I started getting really interested in theater about the same time I started getting really interested in girls. That’s probably because I was smitten by a smart, arty girl who was a year ahead of me in high school and who dumped me after going off to Bryn Mawr College and discovering that Ivy League guys were immensely more interesting than that kid finishing high school back in Louisville, Ky.
But before that, on one of our first theater dates, we saw a production of “The Lady’s Not for Burning.”
The performance — this was in the early 1960s — was in a ratty second-floor loft in a downtown commercial building. The impecunious troupe putting it on had taken the grandiose name of Actors Theatre of Louisville.
The production had no sets or costumes and the lighting design consisted of turning them on. A program note, as I recall, explained that this was intentional — a deliberate effort to cut to the essence of theater…blah, blah, blah. I remember pointing the note out to my date and remarking, “When you’ve got no money, make a proclamation of artistic principle.”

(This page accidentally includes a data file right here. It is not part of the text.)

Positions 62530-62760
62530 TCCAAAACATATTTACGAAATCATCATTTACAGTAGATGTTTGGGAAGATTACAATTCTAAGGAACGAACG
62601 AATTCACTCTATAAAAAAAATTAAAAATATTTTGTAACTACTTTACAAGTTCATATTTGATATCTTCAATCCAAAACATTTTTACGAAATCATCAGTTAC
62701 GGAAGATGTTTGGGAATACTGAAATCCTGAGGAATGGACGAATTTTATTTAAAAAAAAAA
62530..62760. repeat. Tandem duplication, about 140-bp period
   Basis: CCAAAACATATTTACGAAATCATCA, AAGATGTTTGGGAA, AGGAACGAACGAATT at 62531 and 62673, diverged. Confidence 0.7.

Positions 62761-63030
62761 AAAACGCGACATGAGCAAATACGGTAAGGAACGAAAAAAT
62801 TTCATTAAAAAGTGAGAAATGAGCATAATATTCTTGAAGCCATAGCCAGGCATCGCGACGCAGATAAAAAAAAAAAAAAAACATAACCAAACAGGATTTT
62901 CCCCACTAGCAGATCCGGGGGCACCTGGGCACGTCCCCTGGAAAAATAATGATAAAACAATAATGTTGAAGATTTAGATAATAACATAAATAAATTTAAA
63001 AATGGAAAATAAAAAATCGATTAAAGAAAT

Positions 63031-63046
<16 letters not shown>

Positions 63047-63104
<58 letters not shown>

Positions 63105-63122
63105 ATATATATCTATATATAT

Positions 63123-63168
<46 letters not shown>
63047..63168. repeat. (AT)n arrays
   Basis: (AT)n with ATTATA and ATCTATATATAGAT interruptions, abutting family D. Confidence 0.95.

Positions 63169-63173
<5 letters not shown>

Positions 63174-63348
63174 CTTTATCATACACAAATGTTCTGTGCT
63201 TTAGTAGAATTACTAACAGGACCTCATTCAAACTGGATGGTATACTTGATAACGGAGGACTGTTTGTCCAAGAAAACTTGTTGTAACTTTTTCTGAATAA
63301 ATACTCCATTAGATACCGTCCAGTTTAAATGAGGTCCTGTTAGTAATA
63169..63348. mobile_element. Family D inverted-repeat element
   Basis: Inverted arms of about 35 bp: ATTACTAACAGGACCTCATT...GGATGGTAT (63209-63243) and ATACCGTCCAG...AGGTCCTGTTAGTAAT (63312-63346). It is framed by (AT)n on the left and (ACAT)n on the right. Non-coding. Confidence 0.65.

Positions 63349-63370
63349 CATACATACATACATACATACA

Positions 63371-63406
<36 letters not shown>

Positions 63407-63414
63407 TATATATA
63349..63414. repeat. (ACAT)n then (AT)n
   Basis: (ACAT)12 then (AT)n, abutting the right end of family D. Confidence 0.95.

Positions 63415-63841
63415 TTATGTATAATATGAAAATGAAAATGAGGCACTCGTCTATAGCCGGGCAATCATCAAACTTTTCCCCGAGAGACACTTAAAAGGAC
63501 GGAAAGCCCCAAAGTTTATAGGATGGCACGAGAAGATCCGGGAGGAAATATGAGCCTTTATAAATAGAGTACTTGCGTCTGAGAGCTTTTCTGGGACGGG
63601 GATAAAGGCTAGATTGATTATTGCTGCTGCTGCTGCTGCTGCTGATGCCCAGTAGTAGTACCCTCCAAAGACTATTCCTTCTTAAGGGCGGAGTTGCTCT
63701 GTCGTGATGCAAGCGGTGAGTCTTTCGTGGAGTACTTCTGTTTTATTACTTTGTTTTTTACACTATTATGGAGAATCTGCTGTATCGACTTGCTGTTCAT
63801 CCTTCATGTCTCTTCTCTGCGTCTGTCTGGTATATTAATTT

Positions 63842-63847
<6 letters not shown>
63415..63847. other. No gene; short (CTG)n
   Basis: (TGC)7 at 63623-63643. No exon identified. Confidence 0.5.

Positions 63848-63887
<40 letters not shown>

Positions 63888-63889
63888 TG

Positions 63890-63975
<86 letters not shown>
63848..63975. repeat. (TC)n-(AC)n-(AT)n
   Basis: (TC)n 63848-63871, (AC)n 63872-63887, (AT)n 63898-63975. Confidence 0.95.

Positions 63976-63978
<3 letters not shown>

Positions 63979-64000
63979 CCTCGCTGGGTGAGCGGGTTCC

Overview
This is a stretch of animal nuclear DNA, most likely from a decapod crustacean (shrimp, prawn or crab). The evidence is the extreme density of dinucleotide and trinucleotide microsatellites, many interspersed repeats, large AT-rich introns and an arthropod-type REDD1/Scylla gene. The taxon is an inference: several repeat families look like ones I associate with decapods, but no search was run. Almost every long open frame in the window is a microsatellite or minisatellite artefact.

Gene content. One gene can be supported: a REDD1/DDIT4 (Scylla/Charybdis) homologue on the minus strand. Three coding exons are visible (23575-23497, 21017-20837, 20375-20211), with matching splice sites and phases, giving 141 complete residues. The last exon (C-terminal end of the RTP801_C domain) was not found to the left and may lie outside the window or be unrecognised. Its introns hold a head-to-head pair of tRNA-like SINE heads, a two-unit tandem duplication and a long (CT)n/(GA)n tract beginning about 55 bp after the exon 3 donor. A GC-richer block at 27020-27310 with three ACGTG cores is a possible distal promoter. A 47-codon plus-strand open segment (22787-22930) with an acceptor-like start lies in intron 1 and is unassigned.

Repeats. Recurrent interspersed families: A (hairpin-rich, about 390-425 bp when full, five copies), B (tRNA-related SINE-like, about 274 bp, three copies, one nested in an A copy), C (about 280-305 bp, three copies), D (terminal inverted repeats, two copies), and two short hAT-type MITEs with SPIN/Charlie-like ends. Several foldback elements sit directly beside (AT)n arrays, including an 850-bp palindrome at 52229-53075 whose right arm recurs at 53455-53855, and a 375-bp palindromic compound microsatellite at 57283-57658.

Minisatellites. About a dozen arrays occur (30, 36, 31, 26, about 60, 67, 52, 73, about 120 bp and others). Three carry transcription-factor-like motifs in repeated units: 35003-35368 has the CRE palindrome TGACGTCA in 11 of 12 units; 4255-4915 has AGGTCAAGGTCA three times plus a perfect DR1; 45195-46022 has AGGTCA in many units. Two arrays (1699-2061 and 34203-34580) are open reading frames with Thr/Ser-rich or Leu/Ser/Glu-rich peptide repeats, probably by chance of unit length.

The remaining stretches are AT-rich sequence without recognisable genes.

“You’re such a critic,” she replied.
A few decades later, I was a critic, and Actors Theatre of Louisville, thanks to its Humana Festival of New American Plays, had become one of the best-known theaters in America. Which brings me to my hope for the New Year: that somebody in our huge theater community will come up with a scheme that makes the Twin Cities the nation’s go-to place for theater.
Don’t ask me what that could be. Theater critics are professional second-guessers. In fact, most of the critics who attended Louisville’s first two-play “festival” back in 1976 said the hit was a play by Twin Cities playwright John Orlock titled “Indulgences in the Louisville Harem.” They dismissed the other play — a two-character comedy by D.L. Coburn called “The Gin Game.”